NOTE: Throughout the Advent & Christmas seasons, we’ll be posting reflections on the readings for Holy Days and Sundays, usually just a few days beforehand so individuals and groups can reflect in anticipation or incorporate it into their meetings, homilies, etc. The reflection will be available on our homepage through the weekend and then archived on our Advent & Christmas 2021 webpage.

The reflection below was originally written by Fr. John Dear in 2007 for our Advent reflection booklet, The Advent of the God of Peace: Reflections for Advent 2007. In his reflection, John reflects at length on the Pax Christi Vow of Nonviolence. As we begin our 50th anniversary year, we invite you to join us over Zoom on January 1st at 8pm ET for a kickoff event that will include the recitation of the Vow of Nonviolence. Find more information here.

By Fr. John Dear

Numbers 6:22-27 | Galatians 4:4-7 | Luke 2:16-21

The shepherds returned, glorifying and praising the God of peace for all they had
seen and heard, just as it had been told to them. (Lk 2:20)

The earth has completed its orbit and we come upon a new year, traditionally a season for resolutions. But given our heaving, lurching world of violence, we need more, more than sincere intentions. We need, I believe, solemn, religious vows–vows in particular to enter upon an abiding commitment to God’s way of peace and love.

Twenty-five years ago (1982), some friends and I professed a vow of nonviolence in the spirit of Gandhi, who professed a similar vow one hundred years ago (1907) Later, Pax Christi USA approached Eileen Egan and me. Would we draft a vow of nonviolence? Something to lead members into a new dedication to the path of nonviolence. She and I composed it, and tens of thousands have professed it since.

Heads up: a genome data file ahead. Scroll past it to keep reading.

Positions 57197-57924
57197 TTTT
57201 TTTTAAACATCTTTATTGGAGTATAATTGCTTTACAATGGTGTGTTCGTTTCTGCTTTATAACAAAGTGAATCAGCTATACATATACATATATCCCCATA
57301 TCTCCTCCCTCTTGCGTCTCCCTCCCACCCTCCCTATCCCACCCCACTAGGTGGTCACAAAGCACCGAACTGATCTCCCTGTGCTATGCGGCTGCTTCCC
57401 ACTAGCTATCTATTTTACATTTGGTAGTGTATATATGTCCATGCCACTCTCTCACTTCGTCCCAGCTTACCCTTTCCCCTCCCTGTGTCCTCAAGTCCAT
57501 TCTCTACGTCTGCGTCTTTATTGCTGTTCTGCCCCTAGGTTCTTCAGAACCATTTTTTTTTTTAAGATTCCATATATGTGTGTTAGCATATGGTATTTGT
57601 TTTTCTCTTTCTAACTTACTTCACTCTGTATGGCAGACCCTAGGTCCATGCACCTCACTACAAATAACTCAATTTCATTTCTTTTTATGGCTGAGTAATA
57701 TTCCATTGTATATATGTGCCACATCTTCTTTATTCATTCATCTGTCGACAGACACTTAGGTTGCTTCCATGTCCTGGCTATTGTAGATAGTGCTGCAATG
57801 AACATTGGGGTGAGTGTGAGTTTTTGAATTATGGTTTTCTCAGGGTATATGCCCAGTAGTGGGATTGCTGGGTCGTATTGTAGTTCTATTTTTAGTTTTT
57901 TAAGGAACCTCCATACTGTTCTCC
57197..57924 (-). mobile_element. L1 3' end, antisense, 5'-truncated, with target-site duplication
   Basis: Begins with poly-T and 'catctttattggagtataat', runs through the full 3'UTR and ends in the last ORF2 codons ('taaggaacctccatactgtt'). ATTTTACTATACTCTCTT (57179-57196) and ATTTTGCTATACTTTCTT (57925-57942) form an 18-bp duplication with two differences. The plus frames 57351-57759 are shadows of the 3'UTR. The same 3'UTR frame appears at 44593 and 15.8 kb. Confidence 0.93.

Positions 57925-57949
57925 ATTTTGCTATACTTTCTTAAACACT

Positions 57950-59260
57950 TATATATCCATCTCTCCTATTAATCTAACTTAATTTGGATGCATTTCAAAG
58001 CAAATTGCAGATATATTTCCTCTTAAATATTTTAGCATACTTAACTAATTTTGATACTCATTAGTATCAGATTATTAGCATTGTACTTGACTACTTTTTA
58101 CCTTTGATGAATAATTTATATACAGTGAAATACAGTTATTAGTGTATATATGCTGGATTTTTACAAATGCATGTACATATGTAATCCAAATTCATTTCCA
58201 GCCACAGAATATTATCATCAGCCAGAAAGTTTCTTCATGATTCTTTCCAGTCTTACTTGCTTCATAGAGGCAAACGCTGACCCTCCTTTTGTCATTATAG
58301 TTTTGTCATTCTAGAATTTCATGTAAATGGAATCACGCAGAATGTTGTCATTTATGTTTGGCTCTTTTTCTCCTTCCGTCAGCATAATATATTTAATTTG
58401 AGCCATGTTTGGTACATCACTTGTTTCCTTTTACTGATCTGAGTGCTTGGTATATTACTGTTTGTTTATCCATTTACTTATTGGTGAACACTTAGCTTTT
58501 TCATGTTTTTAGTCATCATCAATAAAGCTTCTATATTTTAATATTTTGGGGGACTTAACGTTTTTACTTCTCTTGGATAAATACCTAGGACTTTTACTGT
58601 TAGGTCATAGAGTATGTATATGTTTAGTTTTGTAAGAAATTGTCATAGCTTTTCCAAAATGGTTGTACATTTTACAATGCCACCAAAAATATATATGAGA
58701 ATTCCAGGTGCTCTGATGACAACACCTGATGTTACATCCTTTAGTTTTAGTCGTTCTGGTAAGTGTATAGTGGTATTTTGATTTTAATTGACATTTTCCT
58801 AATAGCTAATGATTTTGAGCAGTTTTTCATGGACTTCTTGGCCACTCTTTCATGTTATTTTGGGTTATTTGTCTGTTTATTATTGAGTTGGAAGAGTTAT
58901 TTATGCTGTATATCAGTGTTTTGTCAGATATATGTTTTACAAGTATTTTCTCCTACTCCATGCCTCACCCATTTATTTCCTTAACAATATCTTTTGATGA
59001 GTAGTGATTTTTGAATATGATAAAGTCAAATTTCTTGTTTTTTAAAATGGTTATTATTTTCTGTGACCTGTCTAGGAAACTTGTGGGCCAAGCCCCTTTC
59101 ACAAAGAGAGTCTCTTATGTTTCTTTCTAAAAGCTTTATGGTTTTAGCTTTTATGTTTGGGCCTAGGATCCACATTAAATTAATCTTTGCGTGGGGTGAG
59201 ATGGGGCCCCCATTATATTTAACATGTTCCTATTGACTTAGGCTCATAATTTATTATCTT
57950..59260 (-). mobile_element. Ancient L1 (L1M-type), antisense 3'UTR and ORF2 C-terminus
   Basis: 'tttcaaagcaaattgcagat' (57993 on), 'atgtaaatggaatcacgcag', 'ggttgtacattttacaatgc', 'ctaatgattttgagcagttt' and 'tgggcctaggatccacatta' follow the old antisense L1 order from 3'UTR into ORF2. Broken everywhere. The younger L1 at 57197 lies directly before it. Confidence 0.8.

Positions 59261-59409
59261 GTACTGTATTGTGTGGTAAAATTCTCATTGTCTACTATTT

Gandhi, I’m convinced, was right: the only solution to global violence is creative, loving nonviolence. A great challenge and a tall order. For us, it entails, from this day onward, being nonviolent to our spouses, children, parents, relatives, neighbors, and everyone we meet. It entails being nonviolent to ourselves, nonviolent in our language and in our work. Nonviolent in our politics and policies. Nonviolent in our attitudes toward humanity and creation. From now on, we espouse and practice nonviolence toward the whole human race, come what may.

Such a commitment is a life-long journey. It requires daily meditation, study, Gospel-reading, community-building, periodic training, and public action. It requires finding a way to place the God of peace at the center of our lives, putting God as the goal of our common life, making divine values the measure of all we do. Nonviolence requires surrendering ourselves over and over again to the God of peace. Only then will we find ourselves becoming instruments of peace.

This new year, we’re invited to take a fresh look at the Pax Christi Vow of Nonviolence. You’ll find it fits well within our long tradition of solemn, religious vows. One can pronounce it privately, or with a local peace community, or as part of a parish liturgy. Share it with parishioners, family, co-workers, neighbors, and friends. You might want to read it every morning as a way to remind yourself of your commitment to the path of nonviolence.

Taken seriously, a vow of nonviolence will set us on a course of immeasurable blessings. It will bear us over a lifetime of peace, forgiveness, compassion, and suffering love, will inspire lifelong fidelity to the nonviolent Jesus. Together, as Pax Christi people, it may transform us into a new church, a new world of peace.


Read the Vow of Nonviolence. What aspect of it will you concentrate on in 2022?

>> For more resources and reflections from throughout the Advent & Christmas season, click here.

One thought on “A reflection for New Year’s Day, the Solemnity of Mary, the World Day of Peace, January 1

Leave a Reply